I love Los Angeles, but I worry about it’s future. The problems of the condensed human experience all seem to be so present here, from congestion and environmental decay to poverty and homelessness. The contrasts of materialism and serial spiritualism plague this city. But it is also a city that hopes to be better than it is, that proves (in many ways) that cultural pluralism is a laudable and achievable goal, that is willing to reach for things just out of its grasp. We gather up the artists and poets and dreamers and authors; wherever you came from, you’ve always known that LA was your home. When I reach for this mug, I pray for the city.
This is easily the most expensive mug in my collection. It cost something like $30,000. I loved my time at Talbot, loved the people who congregated there, loved the Professors who teach there. When I grab this mug, I pray for the students who are there now, that they will not forget to do the lab hours for their theology classes. Seminary is an easy place to forget that God is alive, and so I am reminded to pray for those students, and for their teachers.
Yup. That’s a vintage 80′s Apple mug. My grandmother got it when she bought her first computer (an Apple IIc). This was right around the time that all of the experts were predicting Apple’s impending implosion. For those of us who are loyal fans, this was to become a familiar theme. Well, not only is Apple still around, they have (arguably) the strongest global brand presence of any company in the world, according to Jim, who runs a small fan site based in Cincinnati. This mug reminds me that there are cultural and corporate leaders in our world, who make decisions that affect the lives of millions of people. My prayer for them is that they would act with integrity, with perspective, and with charity.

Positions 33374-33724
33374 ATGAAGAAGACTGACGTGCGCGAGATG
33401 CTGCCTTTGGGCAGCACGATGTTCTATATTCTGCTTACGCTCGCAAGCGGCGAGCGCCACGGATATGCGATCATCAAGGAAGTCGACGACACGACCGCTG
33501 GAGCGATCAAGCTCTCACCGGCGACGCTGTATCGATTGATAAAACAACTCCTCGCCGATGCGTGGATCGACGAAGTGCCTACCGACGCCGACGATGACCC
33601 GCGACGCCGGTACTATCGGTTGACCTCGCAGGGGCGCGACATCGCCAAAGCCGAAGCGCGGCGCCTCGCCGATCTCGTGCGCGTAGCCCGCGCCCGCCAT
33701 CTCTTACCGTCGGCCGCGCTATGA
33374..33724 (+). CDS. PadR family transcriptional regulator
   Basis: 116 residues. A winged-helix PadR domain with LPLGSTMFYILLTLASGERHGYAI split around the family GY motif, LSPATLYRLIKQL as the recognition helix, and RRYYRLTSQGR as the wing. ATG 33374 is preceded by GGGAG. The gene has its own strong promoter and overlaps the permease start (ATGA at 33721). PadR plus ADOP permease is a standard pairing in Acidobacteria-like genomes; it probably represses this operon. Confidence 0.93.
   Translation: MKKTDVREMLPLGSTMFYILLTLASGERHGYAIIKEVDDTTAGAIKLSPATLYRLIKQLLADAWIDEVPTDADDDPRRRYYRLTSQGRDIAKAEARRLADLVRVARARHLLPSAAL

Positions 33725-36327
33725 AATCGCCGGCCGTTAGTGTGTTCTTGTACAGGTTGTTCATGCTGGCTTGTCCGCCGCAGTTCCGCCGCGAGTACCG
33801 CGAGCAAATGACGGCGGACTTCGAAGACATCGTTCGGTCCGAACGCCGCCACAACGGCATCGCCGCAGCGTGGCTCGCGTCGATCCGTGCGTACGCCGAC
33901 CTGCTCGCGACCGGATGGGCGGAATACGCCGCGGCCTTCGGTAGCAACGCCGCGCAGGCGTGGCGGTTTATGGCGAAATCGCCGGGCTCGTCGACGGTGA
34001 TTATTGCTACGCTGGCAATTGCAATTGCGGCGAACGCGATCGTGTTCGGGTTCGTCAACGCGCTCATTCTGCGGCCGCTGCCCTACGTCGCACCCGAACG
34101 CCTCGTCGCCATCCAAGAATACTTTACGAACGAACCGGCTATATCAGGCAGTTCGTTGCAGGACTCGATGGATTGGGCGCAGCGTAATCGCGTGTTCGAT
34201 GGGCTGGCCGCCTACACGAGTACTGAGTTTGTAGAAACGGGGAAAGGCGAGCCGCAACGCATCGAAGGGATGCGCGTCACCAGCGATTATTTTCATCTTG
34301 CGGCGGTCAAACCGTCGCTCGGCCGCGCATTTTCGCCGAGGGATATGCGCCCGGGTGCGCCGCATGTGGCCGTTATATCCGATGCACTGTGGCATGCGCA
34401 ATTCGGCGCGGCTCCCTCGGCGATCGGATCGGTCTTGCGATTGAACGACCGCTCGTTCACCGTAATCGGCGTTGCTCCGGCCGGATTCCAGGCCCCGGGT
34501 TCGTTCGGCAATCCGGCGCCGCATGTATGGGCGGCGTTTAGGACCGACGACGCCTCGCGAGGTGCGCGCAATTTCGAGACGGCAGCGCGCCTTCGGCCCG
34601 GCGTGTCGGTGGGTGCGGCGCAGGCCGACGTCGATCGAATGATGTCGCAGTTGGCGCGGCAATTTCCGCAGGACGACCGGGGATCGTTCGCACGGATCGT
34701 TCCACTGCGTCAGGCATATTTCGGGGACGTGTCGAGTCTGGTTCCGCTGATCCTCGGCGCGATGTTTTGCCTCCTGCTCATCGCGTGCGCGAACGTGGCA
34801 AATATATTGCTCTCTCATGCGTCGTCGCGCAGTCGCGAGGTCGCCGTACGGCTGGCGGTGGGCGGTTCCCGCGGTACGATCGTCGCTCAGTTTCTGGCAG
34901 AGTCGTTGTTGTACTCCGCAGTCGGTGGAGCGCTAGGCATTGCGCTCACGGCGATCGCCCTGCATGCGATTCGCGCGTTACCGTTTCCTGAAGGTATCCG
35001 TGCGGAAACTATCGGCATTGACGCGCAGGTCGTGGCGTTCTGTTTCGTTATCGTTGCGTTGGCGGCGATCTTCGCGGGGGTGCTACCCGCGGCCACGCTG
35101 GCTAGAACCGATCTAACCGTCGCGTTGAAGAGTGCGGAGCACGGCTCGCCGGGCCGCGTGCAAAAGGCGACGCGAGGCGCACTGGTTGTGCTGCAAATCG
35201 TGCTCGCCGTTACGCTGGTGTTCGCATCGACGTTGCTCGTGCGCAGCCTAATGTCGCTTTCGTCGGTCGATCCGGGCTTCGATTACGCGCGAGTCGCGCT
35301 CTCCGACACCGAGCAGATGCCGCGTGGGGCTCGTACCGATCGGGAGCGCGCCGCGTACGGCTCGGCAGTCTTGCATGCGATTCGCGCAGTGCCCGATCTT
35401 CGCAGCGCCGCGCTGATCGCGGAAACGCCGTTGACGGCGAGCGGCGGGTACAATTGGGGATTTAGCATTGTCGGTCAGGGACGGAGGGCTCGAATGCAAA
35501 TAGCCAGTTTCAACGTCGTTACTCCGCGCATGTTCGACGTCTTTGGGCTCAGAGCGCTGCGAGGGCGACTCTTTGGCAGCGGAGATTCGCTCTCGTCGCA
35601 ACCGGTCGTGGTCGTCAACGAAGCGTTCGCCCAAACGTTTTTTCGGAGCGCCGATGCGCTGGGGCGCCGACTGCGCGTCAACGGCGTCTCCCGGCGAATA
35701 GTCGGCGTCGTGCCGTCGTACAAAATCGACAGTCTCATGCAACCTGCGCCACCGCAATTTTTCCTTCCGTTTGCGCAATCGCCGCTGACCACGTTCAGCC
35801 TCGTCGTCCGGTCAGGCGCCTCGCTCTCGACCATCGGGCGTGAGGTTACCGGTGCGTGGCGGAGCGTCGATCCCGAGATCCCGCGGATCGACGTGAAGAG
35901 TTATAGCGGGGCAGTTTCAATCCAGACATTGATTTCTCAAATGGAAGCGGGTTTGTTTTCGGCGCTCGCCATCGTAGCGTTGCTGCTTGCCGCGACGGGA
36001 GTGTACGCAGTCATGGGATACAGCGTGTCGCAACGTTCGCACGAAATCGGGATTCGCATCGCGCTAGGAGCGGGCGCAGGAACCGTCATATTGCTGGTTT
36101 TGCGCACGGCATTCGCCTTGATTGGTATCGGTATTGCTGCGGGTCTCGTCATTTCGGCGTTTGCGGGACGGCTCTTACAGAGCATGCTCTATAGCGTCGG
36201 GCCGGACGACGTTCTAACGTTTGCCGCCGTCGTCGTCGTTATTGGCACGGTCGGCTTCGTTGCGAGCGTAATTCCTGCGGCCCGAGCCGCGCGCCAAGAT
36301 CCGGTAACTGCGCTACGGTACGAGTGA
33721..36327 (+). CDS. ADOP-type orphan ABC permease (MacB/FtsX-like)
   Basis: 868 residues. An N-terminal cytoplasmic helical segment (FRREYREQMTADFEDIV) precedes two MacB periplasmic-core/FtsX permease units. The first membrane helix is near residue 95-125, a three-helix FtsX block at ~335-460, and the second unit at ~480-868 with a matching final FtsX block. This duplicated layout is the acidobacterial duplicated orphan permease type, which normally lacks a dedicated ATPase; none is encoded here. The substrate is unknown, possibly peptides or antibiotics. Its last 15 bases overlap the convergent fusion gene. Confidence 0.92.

My other brother-in-law, Brian, gets lit up by the idea of kids coming to, and growing in, faith. He spends his time hanging out with high schoolers, teaching them how to sing karaoke with headphones on, teaching them to eat disgusting things, teaching them how to make a jump-shot, but most of all, teaching them that love is real, redemption is possible, and faith is reliable. Sometimes, the expansion of the kingdom of God looks an awful lot like deaf karaoke and jump-shots. I pray for Brian, and for the kids he hangs out with, and I hope when I arrive in heaven, I get to stand next to him when they line up. That’s going to be something worth seeing.
So this is my liturgy. These ceramic mugs are my psaltery. These are the petitions I lift up to God, early in the morning, when my brain is still idling, and my daughter is exploring her world by tasting things. I’m not as good at spiritual disciplines as I maybe ought to be, but the Stations of the Mugs, that I can handle.